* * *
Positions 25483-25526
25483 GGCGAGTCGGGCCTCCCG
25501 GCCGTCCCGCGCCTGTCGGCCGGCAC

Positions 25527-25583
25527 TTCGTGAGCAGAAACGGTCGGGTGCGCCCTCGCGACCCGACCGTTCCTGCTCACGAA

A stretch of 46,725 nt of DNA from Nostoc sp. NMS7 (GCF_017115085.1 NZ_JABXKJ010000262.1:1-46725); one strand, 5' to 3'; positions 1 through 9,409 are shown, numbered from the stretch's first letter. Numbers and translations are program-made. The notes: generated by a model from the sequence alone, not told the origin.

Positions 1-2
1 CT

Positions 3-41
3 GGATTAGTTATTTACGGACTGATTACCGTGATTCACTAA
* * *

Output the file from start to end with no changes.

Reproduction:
Positions 25483-25526
25483 GGCGAGTCGGGCCTCCCG
25501 GCCGTCCCGCGCCTGTCGGCCGGCAC

Positions 25527-25583
25527 TTCGTGAGCAGAAACGGTCGGGTGCGCCCTCGCGACCCGACCGTTCCTGCTCACGAA

A stretch of 46,725 nt of DNA from Nostoc sp. NMS7 (GCF_017115085.1 NZ_JABXKJ010000262.1:1-46725); one strand, 5' to 3'; positions 1 through 9,409 are shown, numbered from the stretch's first letter. Numbers and translations are program-made. The notes: generated by a model from the sequence alone, not told the origin.

Positions 1-2
1 CT

Positions 3-41
3 GGATTAGTTATTTACGGACTGATTACCGTGATTCACTAA